an open source architectural beadwork project from Kate McKinnon and a worldwide team of innovators
For the just-past International Beading Week 2021, Sam Norgard presented another collaborative global project. It’s called All Colors, and it involves using a tiny PodCast Bead to cast off All-Wing Flowers.
After we make one or more flowers from the Pod, we mail them in to the collection point for the group art piece, and they will be assembled into a large community artwork. We keep the PodCast Beads for our own work, and they can be used again and again to make a huge variety of new pieces and starts. A PodCast is a powerful thing.
If you would like to join the Facebook Group, click this link. If you join, please post photos of your flowers!
If you would like to go to Sam’s website, Norgard Designs, to participate in the lessons and see her work, click here.
Last year, for International Beading Week, Sam fielded the Warped Square-based Black & White Together Project, which is currently in final assembly here in Savannah. Here is a peek at it in process of layout, being assembled as a portrait of the eyes of beader Joyce Scott.
I’ve joined the sewing team, so I’ll be sure to show more photos of it coming together as it grows. Wait until you see the little 3-D printed trays Dawn made to hold the loose squares on the grid, they are genius.
Sam’s new 2021 All Colors project will start by teaching our PodCast Bead (an easy-to-make tool for starting new work) and then will continue by showing how to use the PodCast edge to build and then snip off All-Wing Flowers.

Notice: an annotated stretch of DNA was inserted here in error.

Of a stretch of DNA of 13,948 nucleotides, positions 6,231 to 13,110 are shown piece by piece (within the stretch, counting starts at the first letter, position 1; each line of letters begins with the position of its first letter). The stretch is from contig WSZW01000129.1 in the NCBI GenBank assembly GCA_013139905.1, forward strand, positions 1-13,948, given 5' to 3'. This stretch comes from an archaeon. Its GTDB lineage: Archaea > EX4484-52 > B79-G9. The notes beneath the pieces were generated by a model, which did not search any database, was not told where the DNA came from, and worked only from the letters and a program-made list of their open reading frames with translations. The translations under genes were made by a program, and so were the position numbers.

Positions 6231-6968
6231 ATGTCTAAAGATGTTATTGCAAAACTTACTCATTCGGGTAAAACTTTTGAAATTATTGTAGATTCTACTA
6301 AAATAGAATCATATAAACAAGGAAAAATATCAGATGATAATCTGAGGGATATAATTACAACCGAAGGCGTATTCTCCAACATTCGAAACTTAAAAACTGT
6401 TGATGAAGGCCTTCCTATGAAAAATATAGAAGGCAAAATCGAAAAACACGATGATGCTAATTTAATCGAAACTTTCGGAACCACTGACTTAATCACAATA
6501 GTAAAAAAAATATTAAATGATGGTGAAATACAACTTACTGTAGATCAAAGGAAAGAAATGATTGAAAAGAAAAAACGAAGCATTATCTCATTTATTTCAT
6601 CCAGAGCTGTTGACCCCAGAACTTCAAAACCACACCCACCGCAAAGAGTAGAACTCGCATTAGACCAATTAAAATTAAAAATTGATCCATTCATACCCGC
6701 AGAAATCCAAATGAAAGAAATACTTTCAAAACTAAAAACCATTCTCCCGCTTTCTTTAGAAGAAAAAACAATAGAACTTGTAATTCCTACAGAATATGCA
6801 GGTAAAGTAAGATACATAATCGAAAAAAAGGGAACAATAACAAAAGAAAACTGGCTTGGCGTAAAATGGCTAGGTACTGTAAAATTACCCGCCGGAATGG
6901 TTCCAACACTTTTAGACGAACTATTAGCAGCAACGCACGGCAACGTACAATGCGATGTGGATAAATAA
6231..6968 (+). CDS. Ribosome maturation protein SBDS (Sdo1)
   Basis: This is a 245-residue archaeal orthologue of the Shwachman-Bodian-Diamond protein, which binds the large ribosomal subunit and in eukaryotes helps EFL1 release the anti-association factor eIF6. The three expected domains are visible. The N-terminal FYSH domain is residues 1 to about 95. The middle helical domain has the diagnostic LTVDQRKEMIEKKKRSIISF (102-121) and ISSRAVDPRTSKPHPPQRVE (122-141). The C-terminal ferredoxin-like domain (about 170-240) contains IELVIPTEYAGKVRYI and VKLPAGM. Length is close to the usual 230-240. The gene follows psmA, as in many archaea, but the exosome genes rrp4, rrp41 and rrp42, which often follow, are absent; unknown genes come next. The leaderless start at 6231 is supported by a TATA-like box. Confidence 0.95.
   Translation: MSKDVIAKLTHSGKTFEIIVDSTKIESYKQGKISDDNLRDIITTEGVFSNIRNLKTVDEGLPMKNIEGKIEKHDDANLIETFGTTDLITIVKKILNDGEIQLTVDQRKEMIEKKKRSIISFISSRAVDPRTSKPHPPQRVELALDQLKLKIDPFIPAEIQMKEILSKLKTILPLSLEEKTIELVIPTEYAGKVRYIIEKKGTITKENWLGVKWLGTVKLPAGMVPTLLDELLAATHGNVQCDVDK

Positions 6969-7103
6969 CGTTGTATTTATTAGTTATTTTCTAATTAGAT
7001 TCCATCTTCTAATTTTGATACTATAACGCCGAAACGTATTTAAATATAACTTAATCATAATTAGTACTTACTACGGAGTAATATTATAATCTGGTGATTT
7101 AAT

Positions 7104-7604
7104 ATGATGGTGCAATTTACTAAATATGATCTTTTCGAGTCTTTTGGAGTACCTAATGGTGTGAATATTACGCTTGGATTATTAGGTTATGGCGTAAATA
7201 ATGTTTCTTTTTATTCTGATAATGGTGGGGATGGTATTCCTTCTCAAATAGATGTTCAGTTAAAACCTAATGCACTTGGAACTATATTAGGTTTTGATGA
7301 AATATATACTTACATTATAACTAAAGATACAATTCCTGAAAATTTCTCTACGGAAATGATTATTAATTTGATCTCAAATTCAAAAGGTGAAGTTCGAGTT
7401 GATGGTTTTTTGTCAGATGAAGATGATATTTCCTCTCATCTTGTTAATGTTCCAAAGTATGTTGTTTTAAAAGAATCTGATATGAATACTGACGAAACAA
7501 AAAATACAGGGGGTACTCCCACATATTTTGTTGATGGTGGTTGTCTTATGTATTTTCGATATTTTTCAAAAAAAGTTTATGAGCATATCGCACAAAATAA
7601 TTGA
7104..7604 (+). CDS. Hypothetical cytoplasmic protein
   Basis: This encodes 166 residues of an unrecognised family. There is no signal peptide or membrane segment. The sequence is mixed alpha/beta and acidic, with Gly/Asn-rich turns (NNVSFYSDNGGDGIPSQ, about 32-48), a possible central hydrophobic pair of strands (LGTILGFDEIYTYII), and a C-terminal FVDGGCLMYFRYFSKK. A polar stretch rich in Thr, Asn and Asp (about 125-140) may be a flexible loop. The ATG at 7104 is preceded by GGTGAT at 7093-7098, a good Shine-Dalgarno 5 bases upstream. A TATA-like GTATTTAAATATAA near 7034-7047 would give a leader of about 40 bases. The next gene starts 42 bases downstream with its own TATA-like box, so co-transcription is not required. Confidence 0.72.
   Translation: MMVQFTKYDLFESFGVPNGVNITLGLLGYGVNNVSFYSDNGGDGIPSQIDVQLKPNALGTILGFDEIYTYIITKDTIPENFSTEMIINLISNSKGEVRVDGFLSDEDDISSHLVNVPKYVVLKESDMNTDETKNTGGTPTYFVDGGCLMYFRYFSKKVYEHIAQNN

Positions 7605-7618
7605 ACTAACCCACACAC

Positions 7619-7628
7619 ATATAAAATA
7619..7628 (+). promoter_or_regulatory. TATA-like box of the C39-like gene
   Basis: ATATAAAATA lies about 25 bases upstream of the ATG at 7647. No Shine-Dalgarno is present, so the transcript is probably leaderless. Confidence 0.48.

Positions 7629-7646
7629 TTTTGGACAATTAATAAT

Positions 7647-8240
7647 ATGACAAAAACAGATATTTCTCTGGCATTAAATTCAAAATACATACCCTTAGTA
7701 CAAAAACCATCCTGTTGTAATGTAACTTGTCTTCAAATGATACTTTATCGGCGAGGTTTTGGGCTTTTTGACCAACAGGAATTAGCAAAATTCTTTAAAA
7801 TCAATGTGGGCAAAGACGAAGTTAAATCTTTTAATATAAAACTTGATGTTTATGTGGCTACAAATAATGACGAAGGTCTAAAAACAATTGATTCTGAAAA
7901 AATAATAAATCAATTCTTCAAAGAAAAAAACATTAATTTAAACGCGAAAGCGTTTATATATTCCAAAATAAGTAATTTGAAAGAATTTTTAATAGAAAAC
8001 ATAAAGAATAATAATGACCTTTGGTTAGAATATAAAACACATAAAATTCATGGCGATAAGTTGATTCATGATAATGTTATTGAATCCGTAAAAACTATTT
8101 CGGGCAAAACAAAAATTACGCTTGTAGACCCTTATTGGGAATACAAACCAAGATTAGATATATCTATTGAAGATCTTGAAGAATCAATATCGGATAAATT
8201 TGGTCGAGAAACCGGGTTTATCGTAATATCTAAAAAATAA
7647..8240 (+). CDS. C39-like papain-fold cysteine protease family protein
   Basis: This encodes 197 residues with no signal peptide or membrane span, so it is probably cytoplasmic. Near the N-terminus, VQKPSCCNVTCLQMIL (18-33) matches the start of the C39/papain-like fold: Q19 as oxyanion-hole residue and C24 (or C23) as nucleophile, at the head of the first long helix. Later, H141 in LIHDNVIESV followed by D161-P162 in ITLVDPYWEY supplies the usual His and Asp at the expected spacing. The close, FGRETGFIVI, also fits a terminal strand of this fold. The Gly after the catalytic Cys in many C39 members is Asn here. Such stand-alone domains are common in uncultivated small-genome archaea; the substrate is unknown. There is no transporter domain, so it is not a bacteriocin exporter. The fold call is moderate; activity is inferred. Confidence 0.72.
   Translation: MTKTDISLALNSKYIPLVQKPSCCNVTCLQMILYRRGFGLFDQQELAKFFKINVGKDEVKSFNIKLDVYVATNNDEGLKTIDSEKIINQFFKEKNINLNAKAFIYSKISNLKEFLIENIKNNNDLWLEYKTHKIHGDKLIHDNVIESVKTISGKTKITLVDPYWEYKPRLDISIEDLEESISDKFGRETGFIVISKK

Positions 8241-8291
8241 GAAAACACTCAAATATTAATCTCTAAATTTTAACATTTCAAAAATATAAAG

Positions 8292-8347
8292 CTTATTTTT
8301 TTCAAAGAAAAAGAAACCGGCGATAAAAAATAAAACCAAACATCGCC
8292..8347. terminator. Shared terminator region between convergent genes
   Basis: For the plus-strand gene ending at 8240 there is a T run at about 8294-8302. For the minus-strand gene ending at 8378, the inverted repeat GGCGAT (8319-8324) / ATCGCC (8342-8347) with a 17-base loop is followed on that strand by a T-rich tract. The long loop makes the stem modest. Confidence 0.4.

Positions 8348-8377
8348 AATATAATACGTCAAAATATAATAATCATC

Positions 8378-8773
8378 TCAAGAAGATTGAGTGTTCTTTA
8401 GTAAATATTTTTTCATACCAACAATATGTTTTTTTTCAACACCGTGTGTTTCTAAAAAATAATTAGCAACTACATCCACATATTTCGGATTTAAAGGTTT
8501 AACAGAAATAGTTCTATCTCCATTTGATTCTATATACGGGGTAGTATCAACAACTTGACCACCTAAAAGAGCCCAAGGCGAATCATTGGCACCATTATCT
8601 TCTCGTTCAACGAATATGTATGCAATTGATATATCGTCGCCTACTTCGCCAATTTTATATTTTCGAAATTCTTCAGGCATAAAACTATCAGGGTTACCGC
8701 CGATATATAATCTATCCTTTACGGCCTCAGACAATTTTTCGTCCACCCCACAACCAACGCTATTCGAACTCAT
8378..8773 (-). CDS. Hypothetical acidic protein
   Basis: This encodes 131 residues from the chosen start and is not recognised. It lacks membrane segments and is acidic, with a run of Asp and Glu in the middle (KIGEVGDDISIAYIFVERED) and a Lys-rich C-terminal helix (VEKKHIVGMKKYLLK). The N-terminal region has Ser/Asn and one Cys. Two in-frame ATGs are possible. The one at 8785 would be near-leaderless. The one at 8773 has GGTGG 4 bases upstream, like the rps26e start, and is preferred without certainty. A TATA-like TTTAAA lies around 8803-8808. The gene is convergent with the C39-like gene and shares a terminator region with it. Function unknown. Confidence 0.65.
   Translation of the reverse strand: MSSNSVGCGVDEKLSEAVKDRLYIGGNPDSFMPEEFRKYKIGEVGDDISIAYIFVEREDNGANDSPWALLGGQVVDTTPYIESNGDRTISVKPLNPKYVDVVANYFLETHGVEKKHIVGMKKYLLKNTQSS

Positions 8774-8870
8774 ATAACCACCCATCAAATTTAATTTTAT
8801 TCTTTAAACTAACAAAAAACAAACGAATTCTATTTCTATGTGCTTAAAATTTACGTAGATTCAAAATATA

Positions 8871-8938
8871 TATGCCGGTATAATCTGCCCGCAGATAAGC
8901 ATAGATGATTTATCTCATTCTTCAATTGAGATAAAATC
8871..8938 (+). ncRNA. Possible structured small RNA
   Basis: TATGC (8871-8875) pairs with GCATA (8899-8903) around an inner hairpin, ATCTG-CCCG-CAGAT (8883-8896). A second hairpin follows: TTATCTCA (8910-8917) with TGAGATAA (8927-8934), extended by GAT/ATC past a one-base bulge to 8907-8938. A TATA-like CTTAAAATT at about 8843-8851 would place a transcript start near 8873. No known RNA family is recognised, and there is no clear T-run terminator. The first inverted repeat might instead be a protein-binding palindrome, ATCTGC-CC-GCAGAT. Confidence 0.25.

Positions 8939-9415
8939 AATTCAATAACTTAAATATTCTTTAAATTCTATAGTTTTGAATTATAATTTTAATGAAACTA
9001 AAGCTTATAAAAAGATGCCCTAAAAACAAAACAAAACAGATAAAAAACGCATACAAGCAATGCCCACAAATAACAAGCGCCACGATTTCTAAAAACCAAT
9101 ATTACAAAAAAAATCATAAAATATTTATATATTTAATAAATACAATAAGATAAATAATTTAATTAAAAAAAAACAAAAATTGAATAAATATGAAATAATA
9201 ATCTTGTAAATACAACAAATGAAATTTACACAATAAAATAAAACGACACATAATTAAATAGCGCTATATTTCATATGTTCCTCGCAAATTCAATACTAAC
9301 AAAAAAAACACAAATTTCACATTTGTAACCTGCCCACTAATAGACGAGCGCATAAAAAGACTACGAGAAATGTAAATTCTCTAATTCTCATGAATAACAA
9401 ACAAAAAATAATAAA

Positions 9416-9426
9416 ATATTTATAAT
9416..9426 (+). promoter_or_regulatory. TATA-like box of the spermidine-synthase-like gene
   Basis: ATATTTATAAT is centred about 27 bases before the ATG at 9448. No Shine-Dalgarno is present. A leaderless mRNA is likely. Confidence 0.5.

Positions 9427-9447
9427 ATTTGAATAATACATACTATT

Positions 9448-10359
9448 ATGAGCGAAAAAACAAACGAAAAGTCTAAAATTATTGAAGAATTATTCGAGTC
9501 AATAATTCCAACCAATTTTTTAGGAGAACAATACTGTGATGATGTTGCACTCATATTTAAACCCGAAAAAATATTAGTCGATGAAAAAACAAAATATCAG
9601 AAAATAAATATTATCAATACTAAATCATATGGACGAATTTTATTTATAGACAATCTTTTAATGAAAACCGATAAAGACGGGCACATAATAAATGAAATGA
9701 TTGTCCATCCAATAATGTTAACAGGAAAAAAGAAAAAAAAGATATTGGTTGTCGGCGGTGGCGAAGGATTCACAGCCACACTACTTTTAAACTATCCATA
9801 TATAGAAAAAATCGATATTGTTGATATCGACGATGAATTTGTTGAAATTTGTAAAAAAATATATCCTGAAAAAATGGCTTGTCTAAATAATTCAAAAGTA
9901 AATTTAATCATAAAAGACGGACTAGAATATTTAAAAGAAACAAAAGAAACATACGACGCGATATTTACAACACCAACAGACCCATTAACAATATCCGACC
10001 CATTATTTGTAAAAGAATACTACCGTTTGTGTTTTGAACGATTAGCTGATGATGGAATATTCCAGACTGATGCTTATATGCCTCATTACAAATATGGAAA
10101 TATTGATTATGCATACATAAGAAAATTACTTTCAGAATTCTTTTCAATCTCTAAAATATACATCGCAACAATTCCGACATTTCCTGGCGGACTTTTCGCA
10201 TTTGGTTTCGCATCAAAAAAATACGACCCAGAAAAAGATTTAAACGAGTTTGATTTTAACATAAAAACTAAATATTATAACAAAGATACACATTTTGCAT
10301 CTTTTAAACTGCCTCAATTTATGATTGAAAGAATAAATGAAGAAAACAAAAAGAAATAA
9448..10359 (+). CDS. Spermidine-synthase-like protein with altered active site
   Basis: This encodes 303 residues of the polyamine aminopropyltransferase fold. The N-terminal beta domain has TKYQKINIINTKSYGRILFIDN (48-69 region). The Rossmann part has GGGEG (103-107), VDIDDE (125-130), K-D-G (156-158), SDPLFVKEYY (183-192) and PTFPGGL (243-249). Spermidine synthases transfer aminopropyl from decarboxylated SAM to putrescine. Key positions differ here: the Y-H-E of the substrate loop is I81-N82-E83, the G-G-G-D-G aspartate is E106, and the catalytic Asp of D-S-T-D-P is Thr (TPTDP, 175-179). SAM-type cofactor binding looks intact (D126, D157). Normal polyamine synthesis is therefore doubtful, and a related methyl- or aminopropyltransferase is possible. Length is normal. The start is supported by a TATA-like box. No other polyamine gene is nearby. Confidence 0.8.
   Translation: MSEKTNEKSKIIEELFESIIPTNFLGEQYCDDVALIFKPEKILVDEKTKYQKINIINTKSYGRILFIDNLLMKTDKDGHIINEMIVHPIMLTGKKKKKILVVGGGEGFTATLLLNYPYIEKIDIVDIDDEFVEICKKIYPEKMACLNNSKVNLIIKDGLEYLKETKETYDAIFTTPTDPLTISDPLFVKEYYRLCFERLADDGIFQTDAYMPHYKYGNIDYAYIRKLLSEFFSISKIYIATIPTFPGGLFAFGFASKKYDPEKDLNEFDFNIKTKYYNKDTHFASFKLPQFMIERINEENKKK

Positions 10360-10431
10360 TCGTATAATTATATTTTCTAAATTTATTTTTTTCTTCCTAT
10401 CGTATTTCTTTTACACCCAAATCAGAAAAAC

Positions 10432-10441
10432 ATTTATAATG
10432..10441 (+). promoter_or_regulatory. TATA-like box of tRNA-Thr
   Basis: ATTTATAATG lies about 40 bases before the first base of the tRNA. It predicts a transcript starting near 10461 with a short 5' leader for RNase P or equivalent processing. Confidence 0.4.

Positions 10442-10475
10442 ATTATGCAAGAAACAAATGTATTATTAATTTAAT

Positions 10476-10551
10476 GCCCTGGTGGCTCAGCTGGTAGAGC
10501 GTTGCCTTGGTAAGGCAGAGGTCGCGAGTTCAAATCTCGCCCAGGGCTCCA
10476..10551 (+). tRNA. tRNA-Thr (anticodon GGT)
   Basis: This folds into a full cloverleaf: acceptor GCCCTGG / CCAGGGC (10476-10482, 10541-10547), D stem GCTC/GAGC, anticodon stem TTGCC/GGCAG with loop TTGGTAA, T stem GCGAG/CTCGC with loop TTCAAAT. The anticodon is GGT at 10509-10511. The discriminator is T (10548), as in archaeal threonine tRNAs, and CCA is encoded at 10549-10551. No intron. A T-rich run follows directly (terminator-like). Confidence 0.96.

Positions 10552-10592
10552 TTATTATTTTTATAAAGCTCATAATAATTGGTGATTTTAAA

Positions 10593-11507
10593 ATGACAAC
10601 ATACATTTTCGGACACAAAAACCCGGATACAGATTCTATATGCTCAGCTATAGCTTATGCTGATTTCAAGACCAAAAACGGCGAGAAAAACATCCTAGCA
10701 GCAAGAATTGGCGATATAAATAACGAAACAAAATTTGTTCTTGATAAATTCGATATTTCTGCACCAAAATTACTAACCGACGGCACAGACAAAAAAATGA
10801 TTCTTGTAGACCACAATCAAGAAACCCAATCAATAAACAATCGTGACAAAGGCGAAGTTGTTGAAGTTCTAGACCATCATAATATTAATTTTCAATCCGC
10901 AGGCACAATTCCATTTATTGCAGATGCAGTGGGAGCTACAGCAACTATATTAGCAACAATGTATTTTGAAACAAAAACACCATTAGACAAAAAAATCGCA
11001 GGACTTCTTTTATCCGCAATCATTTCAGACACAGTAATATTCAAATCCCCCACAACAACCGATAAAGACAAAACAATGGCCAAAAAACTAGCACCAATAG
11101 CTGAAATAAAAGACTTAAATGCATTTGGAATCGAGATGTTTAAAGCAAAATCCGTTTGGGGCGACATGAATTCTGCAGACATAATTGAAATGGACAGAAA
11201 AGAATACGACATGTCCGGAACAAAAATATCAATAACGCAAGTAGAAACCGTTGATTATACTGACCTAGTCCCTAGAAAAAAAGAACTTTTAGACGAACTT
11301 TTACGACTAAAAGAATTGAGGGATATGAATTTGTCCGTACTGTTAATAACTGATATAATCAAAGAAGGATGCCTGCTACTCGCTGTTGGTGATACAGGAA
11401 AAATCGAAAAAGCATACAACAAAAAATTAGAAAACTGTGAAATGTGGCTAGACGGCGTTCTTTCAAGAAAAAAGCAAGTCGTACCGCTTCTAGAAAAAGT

The finished flowers from beaders around the world will then be collected and assembled into another large piece, Flower Power, for exhibit.
We used to make things like this from our MRAW Band, but now that we have the PodCast Bead, which whips up in just a few minutes, we can make all of the stars, flowers, bangles, crowns, neckpieces etc. we want to, neatly contained on a folded edge. If we want to layer or join them as above or in chains or fabrics, that’s simple too.
Making these flowers from the PodCast Bead is so much simpler than a loose bead start. The neatly folded edges make the creation of large works like this a snap, and keep the new works folded for easy handling. Entire flowers (or Exploding Sets of nesting sets of flowers) can be built and finished while still on the little Pods. Off of the little two-drop Podcast below, I exploded a big yellow flower, a square spiral, and a two-drop Casting Spine. You can do this too, by starting with Sam’s All Colors project, or by watching our many YouTube videos on Exploding Sets.
You can subscribe to our YouTube channel, if you like it’s always free. The set below was on
The flowers for the Flower Power beadalong will be built with six petals out (instead of the five that Alex did) and the little PodCasts used to start them will be exactly the same size as taught in this animation by Julia Pretl for CGB.
It starts with twelve beads in a ring, and then a round of increase beads is square-stitched on in sets of two, then four more rounds of geometric peyote are added for a finished count of five beads per side.
The animation shows every stitch, so that even beginners can master the form.